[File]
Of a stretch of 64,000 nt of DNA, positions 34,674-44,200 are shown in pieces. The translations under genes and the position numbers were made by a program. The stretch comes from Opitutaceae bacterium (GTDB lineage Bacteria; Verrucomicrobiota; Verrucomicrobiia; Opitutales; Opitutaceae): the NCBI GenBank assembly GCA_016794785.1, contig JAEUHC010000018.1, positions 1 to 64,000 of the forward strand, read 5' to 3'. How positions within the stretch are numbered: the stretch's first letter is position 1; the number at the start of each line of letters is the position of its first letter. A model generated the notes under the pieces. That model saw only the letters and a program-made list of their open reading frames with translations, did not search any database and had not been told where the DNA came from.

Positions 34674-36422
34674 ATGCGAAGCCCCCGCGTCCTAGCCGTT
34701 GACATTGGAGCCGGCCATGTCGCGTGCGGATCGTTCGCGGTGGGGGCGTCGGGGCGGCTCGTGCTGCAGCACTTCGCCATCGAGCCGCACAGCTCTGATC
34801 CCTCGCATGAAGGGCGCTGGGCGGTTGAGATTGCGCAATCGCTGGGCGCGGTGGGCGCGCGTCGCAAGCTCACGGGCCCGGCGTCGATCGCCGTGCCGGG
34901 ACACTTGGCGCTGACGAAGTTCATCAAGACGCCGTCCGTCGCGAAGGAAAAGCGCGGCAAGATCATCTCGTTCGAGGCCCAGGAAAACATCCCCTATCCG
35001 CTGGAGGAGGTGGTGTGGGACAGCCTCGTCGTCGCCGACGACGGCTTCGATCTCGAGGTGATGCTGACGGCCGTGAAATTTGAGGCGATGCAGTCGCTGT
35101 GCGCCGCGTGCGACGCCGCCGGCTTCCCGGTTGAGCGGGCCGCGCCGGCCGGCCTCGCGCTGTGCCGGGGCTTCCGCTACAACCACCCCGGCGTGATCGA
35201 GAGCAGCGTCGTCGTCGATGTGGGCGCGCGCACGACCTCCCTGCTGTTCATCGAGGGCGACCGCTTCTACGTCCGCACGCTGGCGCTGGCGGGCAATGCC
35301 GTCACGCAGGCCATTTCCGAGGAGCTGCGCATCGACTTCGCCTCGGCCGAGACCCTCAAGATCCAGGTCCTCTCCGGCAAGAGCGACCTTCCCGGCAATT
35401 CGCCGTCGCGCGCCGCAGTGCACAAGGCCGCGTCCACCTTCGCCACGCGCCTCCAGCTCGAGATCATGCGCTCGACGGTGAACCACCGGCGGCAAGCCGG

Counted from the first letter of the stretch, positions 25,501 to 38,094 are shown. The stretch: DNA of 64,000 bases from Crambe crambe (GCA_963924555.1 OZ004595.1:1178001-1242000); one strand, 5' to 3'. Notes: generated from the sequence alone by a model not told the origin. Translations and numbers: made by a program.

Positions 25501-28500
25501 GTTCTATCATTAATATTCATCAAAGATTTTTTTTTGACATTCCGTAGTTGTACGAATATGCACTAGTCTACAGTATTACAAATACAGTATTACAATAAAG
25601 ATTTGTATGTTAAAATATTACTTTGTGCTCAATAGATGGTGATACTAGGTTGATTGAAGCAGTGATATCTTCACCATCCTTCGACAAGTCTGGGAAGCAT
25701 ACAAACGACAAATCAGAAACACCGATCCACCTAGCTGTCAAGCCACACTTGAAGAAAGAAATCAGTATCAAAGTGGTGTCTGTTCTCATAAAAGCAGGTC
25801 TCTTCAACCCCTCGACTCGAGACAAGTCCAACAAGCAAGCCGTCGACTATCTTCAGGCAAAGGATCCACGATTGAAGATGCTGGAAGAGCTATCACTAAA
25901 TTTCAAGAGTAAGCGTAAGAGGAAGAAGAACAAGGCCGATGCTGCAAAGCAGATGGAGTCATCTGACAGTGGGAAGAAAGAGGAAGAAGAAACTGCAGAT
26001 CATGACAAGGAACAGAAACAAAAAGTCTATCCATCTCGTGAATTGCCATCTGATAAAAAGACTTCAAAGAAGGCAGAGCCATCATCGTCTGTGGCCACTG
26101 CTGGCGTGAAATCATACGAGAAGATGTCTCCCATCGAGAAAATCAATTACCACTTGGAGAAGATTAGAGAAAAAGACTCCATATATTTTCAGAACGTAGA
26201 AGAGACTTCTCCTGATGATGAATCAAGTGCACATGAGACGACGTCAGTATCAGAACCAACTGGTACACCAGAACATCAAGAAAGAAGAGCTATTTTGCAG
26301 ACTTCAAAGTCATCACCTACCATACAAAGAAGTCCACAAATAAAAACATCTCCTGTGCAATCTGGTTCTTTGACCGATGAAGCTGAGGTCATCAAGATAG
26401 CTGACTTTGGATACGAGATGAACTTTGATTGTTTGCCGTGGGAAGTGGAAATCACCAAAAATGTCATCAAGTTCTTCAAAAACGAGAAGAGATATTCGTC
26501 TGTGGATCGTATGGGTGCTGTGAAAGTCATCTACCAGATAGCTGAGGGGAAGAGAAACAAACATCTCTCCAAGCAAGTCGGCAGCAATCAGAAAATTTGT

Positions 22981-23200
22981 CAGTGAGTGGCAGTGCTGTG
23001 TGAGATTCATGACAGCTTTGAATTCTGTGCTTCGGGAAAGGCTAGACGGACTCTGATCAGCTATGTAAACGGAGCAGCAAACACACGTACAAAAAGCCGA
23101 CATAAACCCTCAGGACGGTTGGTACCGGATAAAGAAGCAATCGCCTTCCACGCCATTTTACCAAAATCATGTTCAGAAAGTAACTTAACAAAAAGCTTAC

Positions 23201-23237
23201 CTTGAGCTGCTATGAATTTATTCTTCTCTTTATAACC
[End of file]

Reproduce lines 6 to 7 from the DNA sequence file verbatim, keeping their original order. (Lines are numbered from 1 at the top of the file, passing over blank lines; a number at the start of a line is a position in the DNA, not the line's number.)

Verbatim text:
34901 ACACTTGGCGCTGACGAAGTTCATCAAGACGCCGTCCGTCGCGAAGGAAAAGCGCGGCAAGATCATCTCGTTCGAGGCCCAGGAAAACATCCCCTATCCG
35001 CTGGAGGAGGTGGTGTGGGACAGCCTCGTCGTCGCCGACGACGGCTTCGATCTCGAGGTGATGCTGACGGCCGTGAAATTTGAGGCGATGCAGTCGCTGT